An example of the Five Moving Parts exercise is the following. Step up to a high foothold with the right foot. To accomplish this move, all of your weight is on the left foot. With the right foot established on the hold, shift the body weight to the right foot, rocking onto that hold. Now all weight is on the right foot, freeing the left foot to be moved up to a higher hold. This is the “crunch” position.
Both legs are now under you and in a position to raise you, primarily with the leg muscles. Now raise your body up and hold it in place by locking off one arm. The other arm now reaches high for the next hold, placing you in the rest position, ready to relax and analyze the moves that lie ahead.
The weight-shifting skills learned in this drill directly apply to outdoor climbing. Climbing in a gym creates a tendency to climb in a style wherein you move almost dynamically to the next hold. This is natural because you can so easily see the hold and determine whether it is good or not. Climbing this way, the climber flows toward the holds and is committed to reaching and sticking to the hold. Real rock is generally not so easy to read.
You must be in balance as you feel about, searching for a potential hold. Remember that it is often prudent to test the quality of a real rock hold with a quick tap before committing to use it. Testing a hold is impossible unless you are in control of your movement.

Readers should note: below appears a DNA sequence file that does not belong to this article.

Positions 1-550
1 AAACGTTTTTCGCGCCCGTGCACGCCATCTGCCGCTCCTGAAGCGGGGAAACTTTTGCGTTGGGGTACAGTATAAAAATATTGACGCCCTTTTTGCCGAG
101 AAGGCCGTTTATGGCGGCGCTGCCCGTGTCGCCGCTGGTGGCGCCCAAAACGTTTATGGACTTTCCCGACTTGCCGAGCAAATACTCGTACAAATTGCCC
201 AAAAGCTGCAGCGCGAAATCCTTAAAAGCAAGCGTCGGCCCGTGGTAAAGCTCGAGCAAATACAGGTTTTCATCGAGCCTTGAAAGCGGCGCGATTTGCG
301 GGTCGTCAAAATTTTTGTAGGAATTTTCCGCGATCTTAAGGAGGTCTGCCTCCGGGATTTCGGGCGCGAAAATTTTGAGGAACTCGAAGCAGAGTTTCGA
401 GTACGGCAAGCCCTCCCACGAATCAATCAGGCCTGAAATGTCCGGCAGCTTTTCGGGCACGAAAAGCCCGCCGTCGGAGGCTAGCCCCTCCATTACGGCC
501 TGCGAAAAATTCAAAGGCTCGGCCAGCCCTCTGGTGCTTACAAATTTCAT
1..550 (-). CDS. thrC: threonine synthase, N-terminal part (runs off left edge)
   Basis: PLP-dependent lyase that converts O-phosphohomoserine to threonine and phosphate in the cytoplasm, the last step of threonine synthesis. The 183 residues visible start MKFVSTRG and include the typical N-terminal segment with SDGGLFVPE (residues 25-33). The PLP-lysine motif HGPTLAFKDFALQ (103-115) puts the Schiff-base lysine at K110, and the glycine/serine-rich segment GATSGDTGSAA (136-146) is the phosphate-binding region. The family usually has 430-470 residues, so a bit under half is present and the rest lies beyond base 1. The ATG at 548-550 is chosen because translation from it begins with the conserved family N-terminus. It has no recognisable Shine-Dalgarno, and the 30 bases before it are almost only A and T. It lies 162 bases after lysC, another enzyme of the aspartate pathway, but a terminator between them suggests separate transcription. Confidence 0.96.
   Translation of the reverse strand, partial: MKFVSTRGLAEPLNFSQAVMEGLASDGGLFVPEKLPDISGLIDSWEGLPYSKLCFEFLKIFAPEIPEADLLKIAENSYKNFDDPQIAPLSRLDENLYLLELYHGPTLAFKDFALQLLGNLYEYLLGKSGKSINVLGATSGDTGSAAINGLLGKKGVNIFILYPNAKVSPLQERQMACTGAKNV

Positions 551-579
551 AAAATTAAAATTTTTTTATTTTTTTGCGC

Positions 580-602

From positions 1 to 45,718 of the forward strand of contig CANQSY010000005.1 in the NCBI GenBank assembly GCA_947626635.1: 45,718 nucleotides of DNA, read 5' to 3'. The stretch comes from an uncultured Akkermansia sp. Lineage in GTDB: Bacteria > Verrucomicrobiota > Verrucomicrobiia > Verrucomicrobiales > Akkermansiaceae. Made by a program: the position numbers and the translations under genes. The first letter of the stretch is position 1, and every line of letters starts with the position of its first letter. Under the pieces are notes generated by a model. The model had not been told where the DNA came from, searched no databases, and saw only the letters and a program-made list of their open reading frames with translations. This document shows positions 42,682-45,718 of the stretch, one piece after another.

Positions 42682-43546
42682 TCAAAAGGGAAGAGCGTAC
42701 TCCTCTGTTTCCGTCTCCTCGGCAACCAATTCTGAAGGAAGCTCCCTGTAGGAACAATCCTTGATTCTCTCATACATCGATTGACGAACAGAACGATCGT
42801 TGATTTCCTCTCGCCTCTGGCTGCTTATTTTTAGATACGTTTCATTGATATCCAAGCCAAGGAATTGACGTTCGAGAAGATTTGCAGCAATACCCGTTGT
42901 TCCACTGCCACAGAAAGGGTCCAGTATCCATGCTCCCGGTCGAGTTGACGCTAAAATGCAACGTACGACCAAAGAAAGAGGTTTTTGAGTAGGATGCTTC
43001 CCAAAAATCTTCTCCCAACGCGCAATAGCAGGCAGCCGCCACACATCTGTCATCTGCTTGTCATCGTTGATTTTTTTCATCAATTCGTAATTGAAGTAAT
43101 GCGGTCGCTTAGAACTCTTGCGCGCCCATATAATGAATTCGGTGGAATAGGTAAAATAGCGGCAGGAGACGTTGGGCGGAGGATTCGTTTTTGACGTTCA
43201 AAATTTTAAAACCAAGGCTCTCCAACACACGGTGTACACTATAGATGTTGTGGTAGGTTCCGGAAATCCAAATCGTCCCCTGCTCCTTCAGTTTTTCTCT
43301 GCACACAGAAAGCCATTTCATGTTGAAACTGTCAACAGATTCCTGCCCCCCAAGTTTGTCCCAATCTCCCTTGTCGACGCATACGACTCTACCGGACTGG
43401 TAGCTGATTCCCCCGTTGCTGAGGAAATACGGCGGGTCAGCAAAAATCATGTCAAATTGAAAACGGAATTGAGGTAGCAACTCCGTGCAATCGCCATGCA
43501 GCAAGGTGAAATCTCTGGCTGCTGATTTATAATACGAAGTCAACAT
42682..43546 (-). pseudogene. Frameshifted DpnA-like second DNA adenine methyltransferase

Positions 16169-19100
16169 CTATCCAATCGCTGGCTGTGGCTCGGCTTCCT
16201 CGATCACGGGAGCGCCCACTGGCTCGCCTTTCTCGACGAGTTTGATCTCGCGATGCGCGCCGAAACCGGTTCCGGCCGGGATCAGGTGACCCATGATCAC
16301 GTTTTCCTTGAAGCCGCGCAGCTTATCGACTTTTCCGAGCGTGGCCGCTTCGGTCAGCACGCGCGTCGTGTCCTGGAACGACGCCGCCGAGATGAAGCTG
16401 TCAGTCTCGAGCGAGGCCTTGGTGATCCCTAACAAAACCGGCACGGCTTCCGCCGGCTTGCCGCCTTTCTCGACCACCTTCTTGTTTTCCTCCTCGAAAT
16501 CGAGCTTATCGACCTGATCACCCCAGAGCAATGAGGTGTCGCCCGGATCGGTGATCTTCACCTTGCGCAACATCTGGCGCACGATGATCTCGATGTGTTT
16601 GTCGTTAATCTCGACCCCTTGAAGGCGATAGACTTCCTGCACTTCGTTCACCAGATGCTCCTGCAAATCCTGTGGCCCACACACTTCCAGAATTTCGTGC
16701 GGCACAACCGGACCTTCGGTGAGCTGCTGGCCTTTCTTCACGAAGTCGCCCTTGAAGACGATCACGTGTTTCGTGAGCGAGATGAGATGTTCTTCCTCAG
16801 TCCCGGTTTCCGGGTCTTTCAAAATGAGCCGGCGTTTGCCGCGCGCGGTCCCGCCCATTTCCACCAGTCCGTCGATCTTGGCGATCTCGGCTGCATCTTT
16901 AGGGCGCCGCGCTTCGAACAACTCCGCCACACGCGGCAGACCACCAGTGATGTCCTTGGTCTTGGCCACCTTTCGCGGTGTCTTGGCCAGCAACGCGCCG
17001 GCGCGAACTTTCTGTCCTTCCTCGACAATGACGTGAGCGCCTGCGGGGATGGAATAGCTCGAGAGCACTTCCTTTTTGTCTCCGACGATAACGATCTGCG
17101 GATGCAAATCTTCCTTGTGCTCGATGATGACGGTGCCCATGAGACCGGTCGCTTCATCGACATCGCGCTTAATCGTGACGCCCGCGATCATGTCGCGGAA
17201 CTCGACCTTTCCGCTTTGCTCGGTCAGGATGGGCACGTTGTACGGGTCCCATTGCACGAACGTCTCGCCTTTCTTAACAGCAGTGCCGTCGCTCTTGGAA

Good balance is especially critical while a climber is placing or removing protection. This exercise also illustrates how the legs can be incorporated more effectively during upward progression. The body is kept low, hanging on straight arms in the rest position as the legs are set underneath to powerfully raise the body. Learning how to propel yourself upward by pushing with the legs instead of pulling with the arms is a fundamental building block of good technique.
Backstepping This exercise is especially useful for sport climbers. When the angle of the climbing surface begins to overhang, it becomes more efficient to climb on the outside edges of the feet with the hips almost perpendicular to the wall.
This is because it draws the center of gravity in closer to the wall, allowing more weight to be distributed to the feet, and encouraging a longer and more balanced reach. This is called “backstepping,” and the best way to learn it is by drilling the movement repetitively on an overhanging, juggy route. Backstepping refers both to a way of specifically using a foothold and a way of moving upward.
Beginning with both hands on a starting hold, backstep – that is, place the outside edge of the left foot on a foothold ideally straight below the starting handholds. Shift weight onto the left foot and allow the right foot to swing forward (or flag) as a counterweight. Lock off with the right arm and reach up with the left hand to a hold.
If this is done correctly, you will feel locked into place because of the balance generated by the backstep. To drill this move, continue climbing upward by rotating your body counterclockwise while hanging from the left arm until you can backstep with the right foot on an appropriate foothold. Do this rotation using as many intermediate footholds as necessary.
Now counterweight with the left leg and reach with the right arm to the next hold. Note that a good long reach should put you in a position to get a rest. Continue climbing in this manner, twisting back and forth, locking your hips into the wall, and making long, balanced reaches to the next hold.
This motion is a bit unnatural at first for many climbers, but repeated practice will make it second nature when you are at the crag.